About IEDP

About IEDP

The IEDP was established in 1999 by the IPSA at the Gerald R. Ford School of Public Policy. It is a student initiated, three-credit program that serves as a forum for students to discuss the challenges faced by developing economies. IEDP participants engage in a seven-week course in the winter semester, extensively studying the country of choice, and then take a one-week trip to the country over Spring Break. During the trip, IEDP students conduct extensive interviews and discussions with policymakers, members of civil society, foreign development agencies and university students. So far the IEDP has visited 11 countries, including Ethiopia, Cuba, Morocco, China, Costa Rica, Peru, Jordan, Senegal and the Philippines. The country of study for 2011 is Grenada, the first country from the Caribbean Community (CARICOM) in the IEDP's history.

Friday, April 1, 2011

IEDP Disaster Management Presentation

For those who missed the IEDP Final Presentation, you can take a look at how the Disaster Management Team worked during the spring break and what the team's final product looks like at this website.  The website only captures part of the DM project; you will find how the IEDP works during the Spring Break.

It is an interesting project, not only in a sense of placing a part of its final presentation/product on the public domain, but also putting some of relevant information (part of).  The Internet is becoming an integral part of education.  Instructors use blogs and/or wiki as an information sharing tool among class participants.  It becomes a learning experience to get students accustomed with working in the public domain/open source environment.

Best Sweet Potato Pie with Grenadian Nutmeg

From the best recipe source: cook's illustrated!!


Makes one 9-inch pie, serving 8 to 10. Published November 1, 1999.


For a sweet potato pie recipe that would really taste like sweet potato pie, we microwaved and mashed the potatoes, which preserved some bite in their texture. White sugar and a touch of molasses brought us still closer to the pie we were look...(more)

For prebaking the pie shell, we prefer metal or ceramic pie weights because of their heft and ability to conduct heat. Remove the foil lining and weights only after the dough has lost its wet look and has turned straw-colored from its original yellow hue. This will prevent the sides of the pie shell from slipping down and losing their shape. The sweet potatoes cook quickly in the microwave but can also be pricked with a fork and baked uncovered in a 400-degree oven until tender, 40 to 50 minutes. Some tasters preferred a stronger bourbon flavor in the filling, so we give a range below. If you like molasses, use the optional tablespoon; a few tasters felt it deepened the sweet potato flavor. Serve the pie with whipped cream.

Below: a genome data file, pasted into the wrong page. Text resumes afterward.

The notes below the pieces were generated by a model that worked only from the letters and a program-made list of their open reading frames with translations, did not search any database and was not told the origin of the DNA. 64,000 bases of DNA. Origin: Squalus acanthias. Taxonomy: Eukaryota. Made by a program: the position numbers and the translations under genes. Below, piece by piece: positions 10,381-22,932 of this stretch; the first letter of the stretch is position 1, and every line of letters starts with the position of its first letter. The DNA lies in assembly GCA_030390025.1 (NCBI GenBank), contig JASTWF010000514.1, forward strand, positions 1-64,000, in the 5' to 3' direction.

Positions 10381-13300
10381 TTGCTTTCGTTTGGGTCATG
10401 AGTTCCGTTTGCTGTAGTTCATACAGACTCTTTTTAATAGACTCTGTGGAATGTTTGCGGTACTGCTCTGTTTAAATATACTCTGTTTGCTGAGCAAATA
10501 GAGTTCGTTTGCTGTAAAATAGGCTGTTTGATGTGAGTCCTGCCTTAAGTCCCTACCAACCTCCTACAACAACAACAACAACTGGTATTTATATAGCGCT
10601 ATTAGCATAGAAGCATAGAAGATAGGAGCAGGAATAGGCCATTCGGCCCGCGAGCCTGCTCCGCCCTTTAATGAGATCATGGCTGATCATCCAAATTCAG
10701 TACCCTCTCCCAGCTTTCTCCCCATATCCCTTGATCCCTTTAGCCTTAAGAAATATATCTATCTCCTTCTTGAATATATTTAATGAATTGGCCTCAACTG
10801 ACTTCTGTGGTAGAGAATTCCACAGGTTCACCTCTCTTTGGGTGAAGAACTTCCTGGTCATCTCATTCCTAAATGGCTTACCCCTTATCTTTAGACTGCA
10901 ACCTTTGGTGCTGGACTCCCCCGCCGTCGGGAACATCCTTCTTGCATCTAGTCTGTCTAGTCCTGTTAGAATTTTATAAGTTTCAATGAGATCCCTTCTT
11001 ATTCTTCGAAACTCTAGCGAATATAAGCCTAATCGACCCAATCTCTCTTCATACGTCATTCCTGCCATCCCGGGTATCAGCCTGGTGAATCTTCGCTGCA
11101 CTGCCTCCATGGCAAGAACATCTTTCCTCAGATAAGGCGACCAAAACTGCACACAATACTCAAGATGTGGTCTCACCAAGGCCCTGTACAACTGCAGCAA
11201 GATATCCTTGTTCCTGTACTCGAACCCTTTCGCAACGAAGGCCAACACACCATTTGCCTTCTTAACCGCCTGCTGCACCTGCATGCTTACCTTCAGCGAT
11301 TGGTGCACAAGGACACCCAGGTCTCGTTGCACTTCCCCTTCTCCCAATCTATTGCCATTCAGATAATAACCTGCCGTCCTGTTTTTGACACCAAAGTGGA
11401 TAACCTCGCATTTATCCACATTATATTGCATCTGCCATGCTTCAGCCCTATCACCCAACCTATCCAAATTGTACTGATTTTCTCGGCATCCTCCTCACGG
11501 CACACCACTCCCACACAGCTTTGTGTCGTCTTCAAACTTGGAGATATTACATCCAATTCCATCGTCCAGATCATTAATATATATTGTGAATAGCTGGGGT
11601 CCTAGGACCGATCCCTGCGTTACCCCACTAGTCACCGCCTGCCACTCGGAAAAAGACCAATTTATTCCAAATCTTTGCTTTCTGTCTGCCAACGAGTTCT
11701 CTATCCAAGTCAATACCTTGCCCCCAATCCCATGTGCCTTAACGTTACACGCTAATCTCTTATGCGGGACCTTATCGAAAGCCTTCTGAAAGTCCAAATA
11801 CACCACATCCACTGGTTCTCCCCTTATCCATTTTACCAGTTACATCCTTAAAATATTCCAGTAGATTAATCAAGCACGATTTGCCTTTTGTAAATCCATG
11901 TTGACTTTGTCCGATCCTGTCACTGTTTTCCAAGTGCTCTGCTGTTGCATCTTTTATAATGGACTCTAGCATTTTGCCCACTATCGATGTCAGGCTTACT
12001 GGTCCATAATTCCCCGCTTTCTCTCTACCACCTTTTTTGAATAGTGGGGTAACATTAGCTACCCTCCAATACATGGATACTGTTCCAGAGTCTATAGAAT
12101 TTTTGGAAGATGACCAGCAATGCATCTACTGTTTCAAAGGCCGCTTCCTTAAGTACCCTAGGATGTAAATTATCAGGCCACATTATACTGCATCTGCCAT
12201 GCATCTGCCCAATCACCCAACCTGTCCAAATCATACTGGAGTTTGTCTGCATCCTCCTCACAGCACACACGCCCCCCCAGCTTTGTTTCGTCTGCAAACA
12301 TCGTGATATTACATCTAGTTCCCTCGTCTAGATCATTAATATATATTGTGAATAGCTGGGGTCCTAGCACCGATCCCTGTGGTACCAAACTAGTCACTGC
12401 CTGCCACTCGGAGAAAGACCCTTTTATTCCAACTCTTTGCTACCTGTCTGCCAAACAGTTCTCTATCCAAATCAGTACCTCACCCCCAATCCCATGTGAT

INGREDIENTS- You can buy Pie Crusts !!

· Pie Dough-

· 1 1/4cups unbleached all-purpose flour

· 1/2teaspoon table salt

· 1tablespoon granulated sugar

· 4tablespoons unsalted butter , chilled, cut into 1/4-inch pieces

· 3tablespoons vegetable shortening , chilled

· 4 - 5tablespoons ice water

· Sweet Potato Filling

· 2pounds sweet potatoes (about 5 small to medium)- (I baked them)

· 2tablespoons unsalted butter , softened

· 3large eggs

· 2egg yolks

· 1cup granulated sugar

· 1/2teaspoon fresh ground nutmeg

· 1/4teaspoon table salt

· 2 - 3tablespoons bourbon

· 1tablespoon molasses (optional)-I did not use

· 1teaspoon vanilla extract

· 2/3cup whole milk

· 1/4cup packed dark brown sugar


1. 1. In food processor bowl fitted with steel blade, pulse flour, salt, and sugar to combine. Scatter butter pieces over flour mixture; cut butter into flour with five 1-second pulses. Add shortening and continue cutting in until flour is pale yellow and resembles coarse cornmeal, with butter bits no larger than small peas, about four more 1-second pulses. Turn mixture into medium bowl.